By Gary Mountford, C&K General Manager, C&K Components, Newton, Mass.
Although innovative, traditional electromechanical switches are still widely employed in heavy-duty industrial and off-highway equipment, Hall-effect switches are increasingly being used to keep pace with new system designs and can provide the reliability and almost limitless life cycles that are now being demanded.
Heavy-duty industrial equipment, such as front-end loaders, bulldozers, forklifts, agricultural machinery, and forestry equipment are typically equipped with joystick controls for precision adjustment, lifting, lowering, and grasping objects. Adapting regular joystick controls to function in heavy machinery usually involves employing switches with redundant contacts to ensure that if one set of switch contacts fail, a second set of contacts can still perform the switching function. This makes machine operators more effective with their time on the job site and reduces downtime for any repairs that the machinery might need.
Many pushbutton and rocker switches are now using innovative electromechanical components and especially contactless Hall-effect devices because of their exceptional control precision, extended electrical and mechanical life, flexibility, and customization capabilities.
Double-pole single- and bi-directional rocker switches provide redundant contacts, distinct tactile feel, and positive snap-point action.
Innovative electromechanical designs
For typical switching functions in different types of heavy machinery, robust rocker switches are used for dashboard or control functions due to their long operating life (usually more than one million cycles). Rocker switches provide an ideal proportional function; they are cost-effective, and often available with multiple actuator and terminal styles, mounting options, and detent angles to meet application-specific needs. Short-circuit protection (a ridge between the contacts prevents short circuits, even under tensile load of the connection cable) and integrated temperature compensation provide features that extend their durability and reliability even further.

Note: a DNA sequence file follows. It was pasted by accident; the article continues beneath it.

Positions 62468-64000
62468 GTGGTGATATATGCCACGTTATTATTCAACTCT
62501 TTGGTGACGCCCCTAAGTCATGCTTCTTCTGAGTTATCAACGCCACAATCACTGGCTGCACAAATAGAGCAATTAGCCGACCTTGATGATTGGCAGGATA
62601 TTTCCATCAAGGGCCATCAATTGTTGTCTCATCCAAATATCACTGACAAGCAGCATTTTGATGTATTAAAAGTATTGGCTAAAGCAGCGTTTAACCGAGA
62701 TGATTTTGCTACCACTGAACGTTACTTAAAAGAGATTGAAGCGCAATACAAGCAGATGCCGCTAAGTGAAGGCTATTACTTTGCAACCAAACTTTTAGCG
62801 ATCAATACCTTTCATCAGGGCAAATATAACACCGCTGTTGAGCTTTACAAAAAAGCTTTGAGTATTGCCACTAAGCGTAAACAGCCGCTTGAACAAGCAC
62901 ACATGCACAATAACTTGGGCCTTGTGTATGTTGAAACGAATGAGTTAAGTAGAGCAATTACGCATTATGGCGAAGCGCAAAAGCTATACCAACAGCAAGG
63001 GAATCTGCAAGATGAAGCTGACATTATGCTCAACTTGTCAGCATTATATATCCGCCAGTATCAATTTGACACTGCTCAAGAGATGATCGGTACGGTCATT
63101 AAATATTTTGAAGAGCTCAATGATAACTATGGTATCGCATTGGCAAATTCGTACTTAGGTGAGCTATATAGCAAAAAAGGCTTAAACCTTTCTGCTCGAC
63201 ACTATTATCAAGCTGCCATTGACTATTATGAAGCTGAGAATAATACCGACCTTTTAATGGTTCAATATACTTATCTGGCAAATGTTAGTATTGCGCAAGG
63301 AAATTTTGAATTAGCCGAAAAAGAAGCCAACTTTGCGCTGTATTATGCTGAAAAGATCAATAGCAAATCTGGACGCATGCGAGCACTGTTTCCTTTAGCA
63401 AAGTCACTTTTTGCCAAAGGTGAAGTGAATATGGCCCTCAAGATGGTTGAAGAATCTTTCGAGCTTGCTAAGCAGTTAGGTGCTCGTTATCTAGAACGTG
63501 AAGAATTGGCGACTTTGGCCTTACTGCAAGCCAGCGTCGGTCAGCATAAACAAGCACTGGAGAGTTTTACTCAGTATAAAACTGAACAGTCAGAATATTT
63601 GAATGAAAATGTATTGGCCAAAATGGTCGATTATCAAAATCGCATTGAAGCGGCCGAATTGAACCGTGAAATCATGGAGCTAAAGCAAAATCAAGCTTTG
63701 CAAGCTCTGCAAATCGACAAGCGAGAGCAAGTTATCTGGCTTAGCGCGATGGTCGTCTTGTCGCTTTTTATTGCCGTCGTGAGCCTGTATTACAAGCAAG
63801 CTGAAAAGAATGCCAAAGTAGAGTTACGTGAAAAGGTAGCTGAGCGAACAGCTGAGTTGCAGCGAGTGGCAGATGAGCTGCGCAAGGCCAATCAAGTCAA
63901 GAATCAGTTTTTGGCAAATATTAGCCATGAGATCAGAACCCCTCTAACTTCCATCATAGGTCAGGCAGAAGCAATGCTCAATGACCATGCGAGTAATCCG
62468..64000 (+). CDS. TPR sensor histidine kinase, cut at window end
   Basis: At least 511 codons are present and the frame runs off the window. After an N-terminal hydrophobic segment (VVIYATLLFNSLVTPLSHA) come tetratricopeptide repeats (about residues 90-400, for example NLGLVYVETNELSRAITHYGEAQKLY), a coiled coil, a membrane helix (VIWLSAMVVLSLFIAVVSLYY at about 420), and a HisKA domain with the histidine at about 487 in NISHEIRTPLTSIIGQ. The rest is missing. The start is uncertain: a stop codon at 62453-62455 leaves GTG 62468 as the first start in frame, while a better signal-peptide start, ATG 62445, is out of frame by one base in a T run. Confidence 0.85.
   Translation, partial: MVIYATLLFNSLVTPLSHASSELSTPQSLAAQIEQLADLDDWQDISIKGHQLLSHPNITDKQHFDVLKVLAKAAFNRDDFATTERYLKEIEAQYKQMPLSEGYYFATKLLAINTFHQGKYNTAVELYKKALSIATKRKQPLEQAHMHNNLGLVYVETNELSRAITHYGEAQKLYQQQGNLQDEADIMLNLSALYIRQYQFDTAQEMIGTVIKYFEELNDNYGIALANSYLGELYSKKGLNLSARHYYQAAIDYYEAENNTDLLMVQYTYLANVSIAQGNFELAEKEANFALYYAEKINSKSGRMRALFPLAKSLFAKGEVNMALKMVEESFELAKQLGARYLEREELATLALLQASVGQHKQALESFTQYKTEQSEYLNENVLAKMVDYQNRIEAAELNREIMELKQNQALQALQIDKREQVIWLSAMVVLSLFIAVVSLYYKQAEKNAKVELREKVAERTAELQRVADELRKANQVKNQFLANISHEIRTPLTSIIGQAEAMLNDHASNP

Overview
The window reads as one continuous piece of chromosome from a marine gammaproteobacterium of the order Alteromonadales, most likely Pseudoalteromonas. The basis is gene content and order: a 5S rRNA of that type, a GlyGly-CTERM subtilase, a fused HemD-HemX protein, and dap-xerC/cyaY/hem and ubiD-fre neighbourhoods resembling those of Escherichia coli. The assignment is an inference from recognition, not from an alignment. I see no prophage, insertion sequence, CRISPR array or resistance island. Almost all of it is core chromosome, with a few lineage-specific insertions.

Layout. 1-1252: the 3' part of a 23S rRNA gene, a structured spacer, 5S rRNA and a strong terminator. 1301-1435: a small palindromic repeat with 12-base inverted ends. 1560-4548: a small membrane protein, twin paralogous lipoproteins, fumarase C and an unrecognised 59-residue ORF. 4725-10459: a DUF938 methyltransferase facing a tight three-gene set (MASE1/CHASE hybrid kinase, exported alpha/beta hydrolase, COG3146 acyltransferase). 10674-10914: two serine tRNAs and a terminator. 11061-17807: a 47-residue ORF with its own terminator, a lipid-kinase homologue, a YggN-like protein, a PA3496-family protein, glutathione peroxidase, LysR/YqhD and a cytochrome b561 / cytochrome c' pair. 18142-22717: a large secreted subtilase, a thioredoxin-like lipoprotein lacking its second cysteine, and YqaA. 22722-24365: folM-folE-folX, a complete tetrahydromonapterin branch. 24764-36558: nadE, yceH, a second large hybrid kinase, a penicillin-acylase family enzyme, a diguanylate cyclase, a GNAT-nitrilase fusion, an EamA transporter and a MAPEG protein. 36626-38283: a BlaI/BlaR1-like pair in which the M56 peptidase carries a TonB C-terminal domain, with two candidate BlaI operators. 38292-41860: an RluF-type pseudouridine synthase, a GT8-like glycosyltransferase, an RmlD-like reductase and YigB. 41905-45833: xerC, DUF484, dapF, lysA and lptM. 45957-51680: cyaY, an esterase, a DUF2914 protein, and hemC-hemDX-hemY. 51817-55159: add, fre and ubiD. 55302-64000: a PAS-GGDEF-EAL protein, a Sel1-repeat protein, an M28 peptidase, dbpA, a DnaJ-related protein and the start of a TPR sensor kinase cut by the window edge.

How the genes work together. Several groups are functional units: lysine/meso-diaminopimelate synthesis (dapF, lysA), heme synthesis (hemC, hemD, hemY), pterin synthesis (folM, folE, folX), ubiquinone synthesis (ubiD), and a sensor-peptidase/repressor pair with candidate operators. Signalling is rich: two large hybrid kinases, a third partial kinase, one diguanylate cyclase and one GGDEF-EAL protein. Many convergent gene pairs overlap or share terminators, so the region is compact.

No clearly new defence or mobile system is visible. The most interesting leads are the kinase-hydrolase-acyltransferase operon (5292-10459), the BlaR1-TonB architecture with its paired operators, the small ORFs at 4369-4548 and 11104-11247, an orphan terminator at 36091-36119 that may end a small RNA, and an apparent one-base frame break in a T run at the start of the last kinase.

Redundant switch contacts are currently incorporated into the switch assemblies for heavy-duty industrial machinery. For example, a double-pole switch provides redundant contacts so that if one set of contacts fails, the second set ensures that the switch remains functional. This redundancy combined with an external metal housing for the switch lets it carry more current. By providing this type of fail-safe mechanism, the redundant switch design ensures that the machinery or vehicle doesn’t experience unnecessary downtime. For example, some panels combine bi-directional switches, with a single or double function switch that is intended to operate in both directions.
The AP Series SPST (single-pole, single-throw), normally open, momentary action switch is sealed to IP67 specifications and is available in illuminated and non-illuminated versions.
Other assemblies contain quadrant switches with single-functions (four switches) or double-functions (eight switches) in each of four different directions: up, down, left or right. Such types not only contain redundant contacts, but they also have distinct tactile feedback and positive snap-point action. This produces an audible click with feedback that can be felt through thick work gloves on front panels, multi-function grips, and other control units within the equipment.
Along with the basic functionality of the switch itself, innovative switches also often employ various forms of illumination for visual status indication or function of a machine. Adding illumination at the switch level significantly reduces materials costs. For example, some switches with optional illumination let users order the base switch with or without the cap and lens. This gives them the ability to order a single base switch and add multiple colors of snap-on caps that can be used during installation to meet each application-specific need.